Can Hard Cheese Go Bad?: Love to add a topping of grated hard cheese to your spaghetti or pizza or salads. If yes, then you must be stored a particular flavored hard cheese in your refrigerator right? Are you done with eating such food and the hard cheese of your favorite is sitting in your fridge past the best-by date and worried about can hard cheese go bad?
We are here with the best solution to identify whether it is bad or not and how to store it properly to extend the storage time. Also, we have tabulated the shelf life of opened hard cheeses in this guide and support you in a confused state. Simply erase all your queries regarding hard cheeses and dive into the modules below for better clarity.
- What is Hard Cheese?
- Can Hard Cheese Go Bad? How To Tell If It Is Bad?
- How To Store Hard Cheese?
- How Long Does Hard Cheese Last?
- Shelf Life of Hard Cheese After Opened
- Can You Freeze Hard Cheese?
- Fun Facts About Hard Cheese
- FAQs on Does Hard Cheese Go Bad
- Can I eat expired hard cheese?
- How can you tell if hard cheese is bad?
- How long does hard cheese last once opened?
A dairy product that has distinctive robust, concentrated flavors is called hard cheese. It sits for the longest time because of the less water content presented in it. It evolves more flavor and quality when it stores for a long time. The preparation of hard cheese can be done with the finely chopped curd and cooked at more than 55°C temperatures. For more information about hard cheese or does hard cheese go bad, continue your read.
Yes, Hard Cheeses can go bad like all dairy products it if is stored without any care after opening. Following the storage tips that can help you prevent hard cheese from spoilage.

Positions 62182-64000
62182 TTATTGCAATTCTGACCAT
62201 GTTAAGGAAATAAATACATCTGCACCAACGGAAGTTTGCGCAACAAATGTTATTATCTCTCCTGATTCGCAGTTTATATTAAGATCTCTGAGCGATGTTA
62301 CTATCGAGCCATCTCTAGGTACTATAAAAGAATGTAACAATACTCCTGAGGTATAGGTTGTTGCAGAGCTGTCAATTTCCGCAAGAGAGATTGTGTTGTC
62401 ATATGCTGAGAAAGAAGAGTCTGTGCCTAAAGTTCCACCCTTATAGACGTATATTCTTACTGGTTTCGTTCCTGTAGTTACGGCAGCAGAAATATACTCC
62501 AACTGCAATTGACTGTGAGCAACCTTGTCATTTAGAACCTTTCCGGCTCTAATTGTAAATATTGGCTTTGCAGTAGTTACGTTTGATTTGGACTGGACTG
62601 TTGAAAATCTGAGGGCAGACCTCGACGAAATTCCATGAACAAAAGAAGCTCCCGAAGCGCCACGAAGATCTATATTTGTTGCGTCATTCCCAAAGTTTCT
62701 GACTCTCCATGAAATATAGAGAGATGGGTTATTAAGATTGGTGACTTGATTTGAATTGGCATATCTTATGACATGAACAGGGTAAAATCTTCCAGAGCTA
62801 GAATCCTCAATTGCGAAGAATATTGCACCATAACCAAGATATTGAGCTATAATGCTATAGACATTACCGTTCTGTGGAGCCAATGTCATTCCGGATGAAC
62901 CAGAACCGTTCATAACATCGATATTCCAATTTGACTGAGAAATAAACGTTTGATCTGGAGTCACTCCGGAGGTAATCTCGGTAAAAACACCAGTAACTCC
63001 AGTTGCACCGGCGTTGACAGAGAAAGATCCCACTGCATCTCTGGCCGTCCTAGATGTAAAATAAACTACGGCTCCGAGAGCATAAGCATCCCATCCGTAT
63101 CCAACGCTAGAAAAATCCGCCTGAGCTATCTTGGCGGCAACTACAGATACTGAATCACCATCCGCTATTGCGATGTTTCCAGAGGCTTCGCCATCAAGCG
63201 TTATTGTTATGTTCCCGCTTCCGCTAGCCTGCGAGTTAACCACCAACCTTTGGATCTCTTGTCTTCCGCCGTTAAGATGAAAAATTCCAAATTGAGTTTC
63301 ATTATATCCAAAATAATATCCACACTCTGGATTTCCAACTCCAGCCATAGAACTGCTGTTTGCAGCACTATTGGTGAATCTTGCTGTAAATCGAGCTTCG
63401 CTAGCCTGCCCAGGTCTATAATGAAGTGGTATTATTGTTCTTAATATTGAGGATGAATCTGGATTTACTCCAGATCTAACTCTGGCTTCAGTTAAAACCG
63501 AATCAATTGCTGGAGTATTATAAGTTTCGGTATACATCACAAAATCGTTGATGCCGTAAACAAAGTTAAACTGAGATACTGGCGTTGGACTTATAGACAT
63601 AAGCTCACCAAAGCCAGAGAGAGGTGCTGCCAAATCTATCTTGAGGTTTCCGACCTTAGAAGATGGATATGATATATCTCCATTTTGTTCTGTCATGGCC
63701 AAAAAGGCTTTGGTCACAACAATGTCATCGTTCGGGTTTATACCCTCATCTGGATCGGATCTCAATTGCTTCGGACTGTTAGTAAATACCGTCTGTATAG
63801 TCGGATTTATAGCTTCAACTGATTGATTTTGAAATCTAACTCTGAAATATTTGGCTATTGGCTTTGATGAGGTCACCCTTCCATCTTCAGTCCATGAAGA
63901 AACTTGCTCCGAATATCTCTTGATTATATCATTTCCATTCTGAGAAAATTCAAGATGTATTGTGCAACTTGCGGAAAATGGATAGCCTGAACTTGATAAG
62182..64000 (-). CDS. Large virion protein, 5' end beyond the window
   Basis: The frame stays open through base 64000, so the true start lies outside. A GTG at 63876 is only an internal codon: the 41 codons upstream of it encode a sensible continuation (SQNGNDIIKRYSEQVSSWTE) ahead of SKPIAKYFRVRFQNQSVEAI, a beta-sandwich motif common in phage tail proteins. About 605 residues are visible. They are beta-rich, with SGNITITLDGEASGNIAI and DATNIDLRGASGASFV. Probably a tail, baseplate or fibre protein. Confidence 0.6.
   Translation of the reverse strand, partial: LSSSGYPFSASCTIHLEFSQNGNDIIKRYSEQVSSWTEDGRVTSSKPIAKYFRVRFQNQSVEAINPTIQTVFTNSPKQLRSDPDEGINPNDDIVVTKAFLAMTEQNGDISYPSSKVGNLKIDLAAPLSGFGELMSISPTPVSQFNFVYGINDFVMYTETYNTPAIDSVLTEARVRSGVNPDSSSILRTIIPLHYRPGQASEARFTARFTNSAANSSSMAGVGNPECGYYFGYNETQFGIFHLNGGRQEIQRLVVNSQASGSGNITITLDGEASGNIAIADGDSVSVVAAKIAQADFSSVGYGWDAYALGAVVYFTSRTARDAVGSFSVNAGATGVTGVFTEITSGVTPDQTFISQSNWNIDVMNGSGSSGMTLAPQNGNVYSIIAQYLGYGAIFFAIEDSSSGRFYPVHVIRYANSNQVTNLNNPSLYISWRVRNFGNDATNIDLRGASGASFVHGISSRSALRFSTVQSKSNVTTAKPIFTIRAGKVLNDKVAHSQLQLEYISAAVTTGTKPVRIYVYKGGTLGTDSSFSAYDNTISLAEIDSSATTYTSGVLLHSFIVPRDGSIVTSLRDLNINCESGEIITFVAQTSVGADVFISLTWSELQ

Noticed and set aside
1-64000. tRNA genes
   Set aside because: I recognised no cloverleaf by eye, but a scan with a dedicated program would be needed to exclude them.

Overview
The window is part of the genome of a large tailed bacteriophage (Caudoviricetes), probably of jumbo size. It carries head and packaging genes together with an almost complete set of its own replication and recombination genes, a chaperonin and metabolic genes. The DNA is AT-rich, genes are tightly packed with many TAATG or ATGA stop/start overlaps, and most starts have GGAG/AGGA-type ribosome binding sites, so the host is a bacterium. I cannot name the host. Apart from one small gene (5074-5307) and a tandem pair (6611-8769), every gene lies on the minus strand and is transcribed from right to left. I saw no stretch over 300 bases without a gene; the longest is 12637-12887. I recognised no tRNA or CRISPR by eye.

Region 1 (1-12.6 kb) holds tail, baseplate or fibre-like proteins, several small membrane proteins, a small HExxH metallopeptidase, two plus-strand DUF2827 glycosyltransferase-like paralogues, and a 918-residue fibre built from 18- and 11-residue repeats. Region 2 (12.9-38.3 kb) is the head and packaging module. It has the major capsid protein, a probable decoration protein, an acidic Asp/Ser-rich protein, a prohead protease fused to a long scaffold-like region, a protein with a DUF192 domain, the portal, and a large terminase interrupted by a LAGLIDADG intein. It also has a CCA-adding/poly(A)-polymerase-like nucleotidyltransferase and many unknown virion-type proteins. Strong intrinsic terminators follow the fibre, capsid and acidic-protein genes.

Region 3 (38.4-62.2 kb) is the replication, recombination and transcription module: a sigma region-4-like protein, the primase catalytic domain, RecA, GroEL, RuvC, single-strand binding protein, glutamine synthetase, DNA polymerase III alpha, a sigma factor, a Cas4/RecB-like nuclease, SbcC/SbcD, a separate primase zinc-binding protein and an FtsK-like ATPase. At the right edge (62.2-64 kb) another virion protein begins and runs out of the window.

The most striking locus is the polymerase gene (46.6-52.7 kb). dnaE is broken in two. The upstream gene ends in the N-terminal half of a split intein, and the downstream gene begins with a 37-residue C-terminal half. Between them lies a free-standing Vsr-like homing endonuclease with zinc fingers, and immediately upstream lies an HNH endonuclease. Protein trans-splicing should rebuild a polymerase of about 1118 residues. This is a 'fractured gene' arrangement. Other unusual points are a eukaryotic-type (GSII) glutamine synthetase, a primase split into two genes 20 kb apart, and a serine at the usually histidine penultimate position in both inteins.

Doesn’t matter what you had opened whether it’s Asiago, Pecorino Romano, Gruyere, Parmesan, or famous Gouda or Edam Dutch cheeses it can go bad at some point. One of the greatest advantages is less water content in the hard cheeses unlike soft cheeses such as Brie, and Ricotta. This makes the cheese stay longer time compared to other types of cheeses.
Are you confused to check whether it gets spoiled or not? Not to worry anymore here we have also covered the Hard Cheese signs of spoilage to easily identify whether it goes bad or not.
The primary sign that you can identify in all dairy products is a moldiness. If the mold growth is visible then it’s time for trashing. But when it comes to cheeses like hard cheese there is a chance of using the cheese blocks again by cutting out the mold part. Ensure that the knife should place away from the mold while cutting, as it can contaminate the rest of the block too which is not recommended.
When it comes to any grated or shredded hard cheese then discard the whole container. After ages, the stuff like white in color may grow on the surface of the cheeses, which doesn’t indicate any spoilage so you can eat it as normal.
Dry out is one more sign that you found apparently for all hard cheeses. It happens when you left the cheese over time without proper storage. You can eat the dry-out part but it won’t be the tastiest anymore. So, we would like to suggest you melt it before using it or else discard the part.
For some hard cheeses, you need to consider the best-by date on the package and go with the consumption. But don’t take too much of risks of eating expired cheeses. Also, keep an eye on all the common signs of spoilage like the sour smell, changes in appearance, off taste, etc.
Almost all types of cheeses go into the refrigerator to store and prevent spoilage either opened or unopened. Wait, there are some of the hard cheeses that can still store at room temperature for a short time because there is a chance of dropping their quality faster than the fridge-stored cheese.
When you pick the store-bought hard cheeses from the refrigerator then the perfect storage place at your home is also a refrigerator. If shredded and grated hard cheese is placed outside the fridge at stores then it remains fresher at room temperature but it’s good to be in the refrigerator as well for longer shelf life.
You can also store all kinds of hard cheese in the refrigerator at below 4°C (40°F ) safe temperature by wrapping it in cheese paper or parchment once open. Follow all these storage tips or instructions while storing the opened or unopened hard cheeses.
Cheese, Emulsifying Salts (452, 339, 331), Iodized Salt, Class II Preservatives (200, 234).
Allergen Information: Contains milk.
|8 servings per container|